It was late Thursday morning, and it was already sweltering. We were working at our largest account — a shopping center anchored by a supermarket.
There were no lawns to mow or weeds to pull here. Instead, the job consisted of each of us combing the property and picking up trash.
And man, was there always a ton of trash.
We’d each lug a plastic container behind us, and by the time we’d return to the truck, it’d be overflowing with shopping bags, soda cans, beer bottles, cigarette butts, soiled diapers, used needles.
“I really need to get paid more,” I mumbled, dropping a flat, run-over cat into my container.
I was walking the perimeter of the supermarket and approaching my least-favorite area: the overflowing Dumpsters in the back alley. They always reeked of rotting food, and garbage blew everywhere in an endless whirlpool.
As I approached the nearest Dumpster, I saw a pair of legs poking out, wiggling. As I grew closer, warily clutching my trash container, I saw that they belonged to Crew Leader Carl.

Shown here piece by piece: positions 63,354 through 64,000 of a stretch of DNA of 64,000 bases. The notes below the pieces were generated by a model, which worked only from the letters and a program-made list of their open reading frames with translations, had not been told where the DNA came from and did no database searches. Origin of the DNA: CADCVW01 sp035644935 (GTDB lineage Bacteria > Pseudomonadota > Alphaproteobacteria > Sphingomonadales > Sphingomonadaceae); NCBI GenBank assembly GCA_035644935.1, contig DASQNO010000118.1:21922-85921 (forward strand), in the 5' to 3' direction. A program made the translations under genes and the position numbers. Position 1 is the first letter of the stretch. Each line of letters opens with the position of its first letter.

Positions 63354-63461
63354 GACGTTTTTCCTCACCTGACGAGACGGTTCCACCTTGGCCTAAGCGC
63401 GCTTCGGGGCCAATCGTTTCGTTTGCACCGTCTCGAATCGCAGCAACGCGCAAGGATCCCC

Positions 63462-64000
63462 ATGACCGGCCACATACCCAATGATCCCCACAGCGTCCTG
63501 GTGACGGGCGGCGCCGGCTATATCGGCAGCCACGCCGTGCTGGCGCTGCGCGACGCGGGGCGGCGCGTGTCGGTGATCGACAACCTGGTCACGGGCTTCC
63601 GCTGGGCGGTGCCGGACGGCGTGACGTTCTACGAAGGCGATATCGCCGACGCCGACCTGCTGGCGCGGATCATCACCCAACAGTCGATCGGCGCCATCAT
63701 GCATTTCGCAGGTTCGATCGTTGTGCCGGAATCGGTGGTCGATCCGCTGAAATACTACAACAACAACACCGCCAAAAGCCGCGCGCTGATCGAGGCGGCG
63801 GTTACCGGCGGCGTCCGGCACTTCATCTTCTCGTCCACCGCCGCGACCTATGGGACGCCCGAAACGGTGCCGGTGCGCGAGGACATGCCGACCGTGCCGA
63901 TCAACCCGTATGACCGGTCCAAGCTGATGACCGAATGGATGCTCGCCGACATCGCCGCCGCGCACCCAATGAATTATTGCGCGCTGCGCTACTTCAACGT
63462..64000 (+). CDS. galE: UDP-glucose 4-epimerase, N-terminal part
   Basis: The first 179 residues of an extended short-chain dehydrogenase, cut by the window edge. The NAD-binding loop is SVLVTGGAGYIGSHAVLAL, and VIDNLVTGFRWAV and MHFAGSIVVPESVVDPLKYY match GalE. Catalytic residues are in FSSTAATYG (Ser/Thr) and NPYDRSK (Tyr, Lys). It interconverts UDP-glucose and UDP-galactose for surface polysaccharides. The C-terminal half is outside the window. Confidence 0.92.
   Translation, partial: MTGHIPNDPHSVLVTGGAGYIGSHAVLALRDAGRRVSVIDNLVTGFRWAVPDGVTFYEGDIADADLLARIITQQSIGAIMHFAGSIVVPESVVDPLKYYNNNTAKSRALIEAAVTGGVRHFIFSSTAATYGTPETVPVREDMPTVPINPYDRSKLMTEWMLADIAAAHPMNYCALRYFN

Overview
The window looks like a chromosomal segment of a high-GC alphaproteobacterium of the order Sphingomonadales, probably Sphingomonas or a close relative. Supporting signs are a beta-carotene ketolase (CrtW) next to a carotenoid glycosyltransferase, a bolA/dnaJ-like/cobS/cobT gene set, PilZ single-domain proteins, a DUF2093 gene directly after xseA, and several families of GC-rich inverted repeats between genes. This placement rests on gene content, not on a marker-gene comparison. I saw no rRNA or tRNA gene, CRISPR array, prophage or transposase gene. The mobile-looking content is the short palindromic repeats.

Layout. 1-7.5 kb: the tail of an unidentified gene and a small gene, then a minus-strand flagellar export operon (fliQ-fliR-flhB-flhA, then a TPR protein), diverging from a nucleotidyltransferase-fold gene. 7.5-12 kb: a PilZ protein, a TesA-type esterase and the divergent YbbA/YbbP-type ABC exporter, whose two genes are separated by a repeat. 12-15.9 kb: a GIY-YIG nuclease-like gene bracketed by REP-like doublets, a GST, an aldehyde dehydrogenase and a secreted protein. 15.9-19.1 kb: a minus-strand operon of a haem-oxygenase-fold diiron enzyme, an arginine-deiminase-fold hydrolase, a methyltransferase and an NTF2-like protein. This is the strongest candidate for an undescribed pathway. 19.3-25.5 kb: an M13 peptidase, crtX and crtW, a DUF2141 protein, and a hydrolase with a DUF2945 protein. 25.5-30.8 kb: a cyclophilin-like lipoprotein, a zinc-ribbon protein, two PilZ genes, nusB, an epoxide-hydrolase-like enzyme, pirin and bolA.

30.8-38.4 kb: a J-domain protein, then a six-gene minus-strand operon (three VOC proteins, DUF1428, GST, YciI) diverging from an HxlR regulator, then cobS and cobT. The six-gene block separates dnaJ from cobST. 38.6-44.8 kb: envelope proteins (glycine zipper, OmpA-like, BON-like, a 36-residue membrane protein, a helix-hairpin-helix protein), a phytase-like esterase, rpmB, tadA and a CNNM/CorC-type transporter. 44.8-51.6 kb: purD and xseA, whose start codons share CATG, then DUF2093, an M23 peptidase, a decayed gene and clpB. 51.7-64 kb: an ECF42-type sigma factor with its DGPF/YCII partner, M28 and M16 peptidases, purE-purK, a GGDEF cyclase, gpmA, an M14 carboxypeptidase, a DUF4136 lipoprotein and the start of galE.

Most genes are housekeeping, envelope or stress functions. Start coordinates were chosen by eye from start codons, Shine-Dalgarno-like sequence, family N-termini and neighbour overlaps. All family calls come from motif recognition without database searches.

“Hey!” he said, wrenching himself out of the Dumpster. He was holding a carton of eggs. “Look what I found! They must be throwing out food today. I found a whole dozen eggs, and they’ve only been expired for a week!”
My stomach turned. “Boss, it’s ninety degrees out here!”
“So what?” Carl said. “It’s not like they’re refrigerated when they pop out of the chicken. You need to learn where your food comes from, pal.”
“Well, I know where it doesn’t come from,” I said. “The supermarket Dumpster.”